This blog's content was taken from episode 274, "The 20 Largest Stocks are Pushing the S&P 500 higher".  

You can go check out the whole episode here:

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Our neighbors south of the border released their CPI figures and the headline number came below expectations at 4.9%. The month over month change was 0.4% which was higher than the previous month over month change.

Granted, the headline number was decent but it’s really tricky to draw any conclusion from that alone. Even when you dig in the data, it’s often pretty hard to draw any kind of conclusion.

Having said that, let's have a look at some of the important numbers.

  • Food was up 7.7% but it was flat month/month
  • Energy as a whole was down 5.1% but up 0.6% m/m
    • Gas was down 12.2% but up 3% m/m
  • Services which have been especially sticky were up 6.8%
  • Used vehicles were down 6.6% but up 4.4% m/m
  • New vehicles were up 5.4% but down 0.2% m/m 
    • I don’t know if it’s anecdotal to the new car dealerships I see frequently over in Ottawa but I have noticed that the lots are now full with new cars. Whereas last year at this time, inventory was still in short supply.
  • Shelter costs were up 8.1% and 0.4% m/m
  • Core CPI rose 5.5% and 0.4% m/m
    • Core CPI strips out food and energy prices

Now on to Canada:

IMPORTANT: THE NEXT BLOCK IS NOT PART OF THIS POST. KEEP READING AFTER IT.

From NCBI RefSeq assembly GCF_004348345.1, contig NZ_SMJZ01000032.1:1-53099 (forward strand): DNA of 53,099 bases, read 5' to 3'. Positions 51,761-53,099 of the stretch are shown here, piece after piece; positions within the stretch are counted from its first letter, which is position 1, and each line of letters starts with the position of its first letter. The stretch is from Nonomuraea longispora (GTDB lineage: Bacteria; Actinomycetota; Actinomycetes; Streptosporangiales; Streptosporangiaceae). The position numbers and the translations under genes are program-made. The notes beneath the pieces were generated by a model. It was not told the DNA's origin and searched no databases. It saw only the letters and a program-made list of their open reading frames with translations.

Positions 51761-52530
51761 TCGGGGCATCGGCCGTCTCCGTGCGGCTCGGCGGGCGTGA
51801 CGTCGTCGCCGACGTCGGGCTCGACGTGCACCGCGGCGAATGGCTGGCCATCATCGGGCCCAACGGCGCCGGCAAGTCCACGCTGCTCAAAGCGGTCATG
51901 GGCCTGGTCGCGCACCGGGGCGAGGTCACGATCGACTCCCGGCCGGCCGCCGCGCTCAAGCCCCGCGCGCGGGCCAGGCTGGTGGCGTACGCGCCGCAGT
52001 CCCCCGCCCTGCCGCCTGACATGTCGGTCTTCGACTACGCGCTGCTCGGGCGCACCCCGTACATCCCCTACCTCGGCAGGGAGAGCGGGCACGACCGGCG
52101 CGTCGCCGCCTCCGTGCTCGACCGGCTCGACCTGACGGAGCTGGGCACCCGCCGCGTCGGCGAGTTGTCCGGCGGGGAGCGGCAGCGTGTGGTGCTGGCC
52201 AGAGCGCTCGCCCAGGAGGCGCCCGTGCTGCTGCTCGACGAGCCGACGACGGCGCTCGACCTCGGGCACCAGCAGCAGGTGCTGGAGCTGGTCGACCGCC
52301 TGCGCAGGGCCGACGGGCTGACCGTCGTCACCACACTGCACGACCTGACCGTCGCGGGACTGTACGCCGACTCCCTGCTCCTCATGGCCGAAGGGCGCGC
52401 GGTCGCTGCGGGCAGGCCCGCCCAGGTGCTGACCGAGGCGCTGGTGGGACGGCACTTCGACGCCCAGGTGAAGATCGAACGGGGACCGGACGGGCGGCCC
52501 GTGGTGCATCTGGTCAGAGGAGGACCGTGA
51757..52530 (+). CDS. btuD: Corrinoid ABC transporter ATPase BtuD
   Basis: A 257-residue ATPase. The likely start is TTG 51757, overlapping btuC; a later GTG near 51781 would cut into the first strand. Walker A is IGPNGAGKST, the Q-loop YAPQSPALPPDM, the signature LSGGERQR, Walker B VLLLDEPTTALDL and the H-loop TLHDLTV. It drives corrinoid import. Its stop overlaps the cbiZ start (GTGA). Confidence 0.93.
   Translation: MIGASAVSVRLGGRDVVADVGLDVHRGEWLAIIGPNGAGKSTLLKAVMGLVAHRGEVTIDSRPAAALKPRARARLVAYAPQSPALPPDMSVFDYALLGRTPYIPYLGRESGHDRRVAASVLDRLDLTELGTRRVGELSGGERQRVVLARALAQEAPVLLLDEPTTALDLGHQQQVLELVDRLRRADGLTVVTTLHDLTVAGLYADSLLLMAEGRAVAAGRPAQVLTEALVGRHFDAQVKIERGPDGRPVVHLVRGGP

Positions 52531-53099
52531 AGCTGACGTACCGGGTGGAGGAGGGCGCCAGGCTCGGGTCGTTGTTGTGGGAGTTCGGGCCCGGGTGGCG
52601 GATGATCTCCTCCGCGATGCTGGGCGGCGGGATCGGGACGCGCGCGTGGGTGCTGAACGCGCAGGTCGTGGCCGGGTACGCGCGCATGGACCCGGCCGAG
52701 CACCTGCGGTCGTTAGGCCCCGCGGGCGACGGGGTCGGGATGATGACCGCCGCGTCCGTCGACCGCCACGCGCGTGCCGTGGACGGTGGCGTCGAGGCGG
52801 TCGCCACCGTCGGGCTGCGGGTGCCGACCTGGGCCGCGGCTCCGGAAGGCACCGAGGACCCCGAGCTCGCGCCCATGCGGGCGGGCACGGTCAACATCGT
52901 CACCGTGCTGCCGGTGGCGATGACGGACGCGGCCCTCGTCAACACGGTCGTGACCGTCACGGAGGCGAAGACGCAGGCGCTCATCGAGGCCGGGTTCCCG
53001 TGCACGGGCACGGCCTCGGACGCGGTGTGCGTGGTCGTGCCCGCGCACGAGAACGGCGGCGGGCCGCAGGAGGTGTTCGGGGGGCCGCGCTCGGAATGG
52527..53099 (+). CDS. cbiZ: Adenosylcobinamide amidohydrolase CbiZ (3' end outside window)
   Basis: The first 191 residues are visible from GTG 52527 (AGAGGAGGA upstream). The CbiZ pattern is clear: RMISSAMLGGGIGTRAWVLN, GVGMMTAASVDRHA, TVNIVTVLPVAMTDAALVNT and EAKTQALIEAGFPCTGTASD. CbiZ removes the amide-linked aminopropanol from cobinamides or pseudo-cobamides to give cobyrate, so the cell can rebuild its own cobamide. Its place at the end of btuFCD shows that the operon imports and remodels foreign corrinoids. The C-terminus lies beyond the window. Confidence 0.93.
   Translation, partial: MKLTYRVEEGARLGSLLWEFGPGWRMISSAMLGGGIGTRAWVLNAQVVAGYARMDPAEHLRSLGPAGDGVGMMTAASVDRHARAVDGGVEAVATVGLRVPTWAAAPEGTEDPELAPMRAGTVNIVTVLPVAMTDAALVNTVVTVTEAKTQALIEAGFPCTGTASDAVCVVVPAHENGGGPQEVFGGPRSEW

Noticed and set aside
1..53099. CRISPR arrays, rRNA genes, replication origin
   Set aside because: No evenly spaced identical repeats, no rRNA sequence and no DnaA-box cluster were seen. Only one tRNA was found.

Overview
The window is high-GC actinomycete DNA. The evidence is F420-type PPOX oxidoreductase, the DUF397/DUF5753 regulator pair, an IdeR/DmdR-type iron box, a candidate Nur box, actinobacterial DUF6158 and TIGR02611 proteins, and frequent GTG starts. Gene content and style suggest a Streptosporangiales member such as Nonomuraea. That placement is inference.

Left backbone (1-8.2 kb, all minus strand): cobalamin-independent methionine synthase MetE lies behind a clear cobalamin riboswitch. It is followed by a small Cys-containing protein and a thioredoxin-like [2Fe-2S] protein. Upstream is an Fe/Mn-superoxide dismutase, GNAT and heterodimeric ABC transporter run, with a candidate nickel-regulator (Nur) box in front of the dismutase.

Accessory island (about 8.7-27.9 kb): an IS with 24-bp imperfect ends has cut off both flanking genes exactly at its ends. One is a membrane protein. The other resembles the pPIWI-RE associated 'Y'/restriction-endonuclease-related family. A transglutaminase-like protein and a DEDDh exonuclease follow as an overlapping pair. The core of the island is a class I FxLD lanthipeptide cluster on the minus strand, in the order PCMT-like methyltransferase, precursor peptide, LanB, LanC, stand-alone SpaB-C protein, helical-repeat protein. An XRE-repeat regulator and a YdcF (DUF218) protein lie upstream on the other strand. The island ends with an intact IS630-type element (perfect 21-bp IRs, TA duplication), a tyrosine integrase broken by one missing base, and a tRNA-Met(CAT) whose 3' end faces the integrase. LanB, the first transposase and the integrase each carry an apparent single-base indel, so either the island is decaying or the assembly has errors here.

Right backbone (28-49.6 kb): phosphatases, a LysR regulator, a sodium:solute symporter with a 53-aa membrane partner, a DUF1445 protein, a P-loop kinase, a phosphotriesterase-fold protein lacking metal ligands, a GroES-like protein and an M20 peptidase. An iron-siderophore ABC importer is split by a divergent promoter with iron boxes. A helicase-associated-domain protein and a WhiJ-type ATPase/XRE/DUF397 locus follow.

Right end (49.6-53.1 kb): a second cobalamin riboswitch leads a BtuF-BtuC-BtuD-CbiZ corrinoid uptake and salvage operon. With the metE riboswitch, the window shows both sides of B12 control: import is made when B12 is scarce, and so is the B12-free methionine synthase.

• Headline number was 4.4% and it was up 0.7% m/m which is pretty significant
    • March was 4.3% and was up 0.5% m/m
  • Food like we saw in the US was up pretty big at 8.3%
    • It was up 0.4% m/m again more than in March
  • Shelter was up 4.9% and 0.6% m/m
  • Energy as a whole was down 4.2% but up 3.4% m/m
    • Gas was down 7.7% but up 6.3% m/m
  • Service inflation still seems to be pretty sticky here as well with 4.8% and 0.5% m/m
  • The 3 core inflation measures are sitting at 5.7%, 4.2% and 4.2%. That’s slightly down from March but still pretty sticky.

There are two big takeaways for me here.

  1. Although I'm probably stating the obvious here, energy costs have a significant impact on the CPI. The biggest unknown for future inflation is that, if energy prices continue to decline, the CPI as a whole and food prices will follow suit. If the opposite occurs, inflation will resume.
  2. For this reason, I believe it is way too early to predict a return to 2-3%. I am aware that the BoC predicts that we will be at about 3% this summer, but I believe it is a very large leap of faith. Perhaps, but a lot of conditions must be met for that to occur.